For dessert, things get weird. Pizza Brain in Philadelphia bills itself as a museum of pizza culture, and you'll witness Noids and Ninja Turtles among the memorabilia. In addition to their standard (and quite good) offerings, you'll find some unusual, adventurous creations, including the Frankford Avenue Taco, a creation that started as a joke and bloomed into an off-the-menu item for the brave. You'll get a cheese slice and have to take it over to neighboring ice cream joint Little Baby's, where a few scoops of pizza-flavored ice cream will be ladled on top. 

    See a video about this Bizarre Bite here

    2313 Frankford Ave., Philadelphia; 215-291-2965

  • Detroit-Style

    If you know someone from Detroit, chances are you have heard them rave about Buddy's, a regional chain that's been dishing out square, deep-dish pies since the mid-1940s. The secret here is in the sauce, which is applied to the buttery dough over the cheese and toppings. There are not a lot of places in the country that do their pies like this (or have such a loyal band of followers), so if you're in the area, it's definitely worth a stop.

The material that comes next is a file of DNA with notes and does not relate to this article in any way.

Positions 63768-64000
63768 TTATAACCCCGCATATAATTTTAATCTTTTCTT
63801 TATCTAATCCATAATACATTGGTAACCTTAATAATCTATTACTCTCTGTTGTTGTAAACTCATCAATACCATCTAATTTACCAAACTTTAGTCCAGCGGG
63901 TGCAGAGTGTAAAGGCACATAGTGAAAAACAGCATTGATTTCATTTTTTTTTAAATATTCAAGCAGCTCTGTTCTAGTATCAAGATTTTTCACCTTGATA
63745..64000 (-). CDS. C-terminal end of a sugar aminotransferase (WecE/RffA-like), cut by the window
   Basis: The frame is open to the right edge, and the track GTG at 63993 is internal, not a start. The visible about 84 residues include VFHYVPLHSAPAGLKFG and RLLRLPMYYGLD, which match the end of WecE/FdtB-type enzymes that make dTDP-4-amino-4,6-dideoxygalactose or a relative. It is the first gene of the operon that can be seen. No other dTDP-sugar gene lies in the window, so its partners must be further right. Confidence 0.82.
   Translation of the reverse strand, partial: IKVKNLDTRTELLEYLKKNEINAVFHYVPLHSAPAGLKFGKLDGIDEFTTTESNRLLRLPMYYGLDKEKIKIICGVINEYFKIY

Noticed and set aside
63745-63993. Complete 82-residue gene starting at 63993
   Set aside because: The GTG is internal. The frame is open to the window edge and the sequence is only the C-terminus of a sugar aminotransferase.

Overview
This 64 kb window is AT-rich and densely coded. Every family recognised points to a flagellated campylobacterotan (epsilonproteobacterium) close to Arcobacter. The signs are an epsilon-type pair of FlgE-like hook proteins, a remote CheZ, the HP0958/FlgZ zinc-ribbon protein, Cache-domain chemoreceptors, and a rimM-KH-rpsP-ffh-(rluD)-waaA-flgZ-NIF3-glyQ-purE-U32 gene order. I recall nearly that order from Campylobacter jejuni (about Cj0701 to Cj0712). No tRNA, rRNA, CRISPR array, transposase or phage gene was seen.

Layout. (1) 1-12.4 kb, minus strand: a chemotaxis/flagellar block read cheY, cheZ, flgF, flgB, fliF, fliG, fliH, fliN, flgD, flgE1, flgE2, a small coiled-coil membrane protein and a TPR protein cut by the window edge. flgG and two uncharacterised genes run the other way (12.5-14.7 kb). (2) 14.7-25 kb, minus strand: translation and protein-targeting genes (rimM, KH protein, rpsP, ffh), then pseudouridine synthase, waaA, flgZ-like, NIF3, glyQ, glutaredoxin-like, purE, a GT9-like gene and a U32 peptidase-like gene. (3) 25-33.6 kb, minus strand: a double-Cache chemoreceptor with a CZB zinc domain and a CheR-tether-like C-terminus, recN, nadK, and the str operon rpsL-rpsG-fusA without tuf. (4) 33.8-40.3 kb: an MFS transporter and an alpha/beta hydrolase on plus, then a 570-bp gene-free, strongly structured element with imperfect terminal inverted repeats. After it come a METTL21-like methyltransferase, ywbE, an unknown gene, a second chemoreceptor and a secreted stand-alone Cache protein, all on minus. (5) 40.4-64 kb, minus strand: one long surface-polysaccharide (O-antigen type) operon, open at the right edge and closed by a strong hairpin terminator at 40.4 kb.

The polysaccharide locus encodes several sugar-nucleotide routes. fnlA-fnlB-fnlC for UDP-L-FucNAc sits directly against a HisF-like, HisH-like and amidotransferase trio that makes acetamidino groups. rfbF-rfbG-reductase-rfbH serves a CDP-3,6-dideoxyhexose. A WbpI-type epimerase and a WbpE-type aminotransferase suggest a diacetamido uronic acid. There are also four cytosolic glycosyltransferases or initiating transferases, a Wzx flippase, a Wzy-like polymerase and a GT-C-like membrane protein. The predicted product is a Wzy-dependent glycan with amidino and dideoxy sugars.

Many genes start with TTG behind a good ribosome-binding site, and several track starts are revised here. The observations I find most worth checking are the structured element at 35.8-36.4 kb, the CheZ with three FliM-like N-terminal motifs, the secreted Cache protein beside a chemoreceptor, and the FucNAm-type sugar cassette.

Multiple locations in Michigan

  • Gluten-Free Pizza

    Located in New York City's hip Lower East Side, the chefs at Pala know that vegans and folks with gluten allergies don't want to be left out of the pizza action. All of their pies are made with either a multigrain crust or with a special gluten-free dough that's concocted using a secret recipe that you'll only find in-house ("Celiacs rejoice!" say Zagat surveyors). 

    198 Allen St., New York; 212-614-7252

  • Greek Style

    This is like New England's answer to Chicago's deep-dish. The pie is baked in a pan that's heavy on the olive oil and more shallow than those used in the Windy City, and the soft and chewy dough doesn't get charred like with some of the other varieties. It's popular in the Northeast, and we stopped by Pizza House in New Haven to stuff our faces. Note: if you're seeking this out, it's important not to get duped - feta and black olives do not a Greek pie make.

    89 Howe St., New Haven; 203-865-3345

  • Grilled Pizza

    If you like a flat, grilled pizza crust, you'll want to make a road trip to Providence, RI. The folks at Al Forno are accredited with being the first to drop the dough onto the grill, and others like Bob & Timmy's, where we grabbed our pie, help perfect the art. The grilling process results in a crispy, featherweight crust and helps the toppings melt seamlessly into each bite. The pies are usually cooked over a wood fire, and the real surprise isn't how light the pies are, it's that more regions haven't picked up this technique.

    Multiple locations in Rhode Island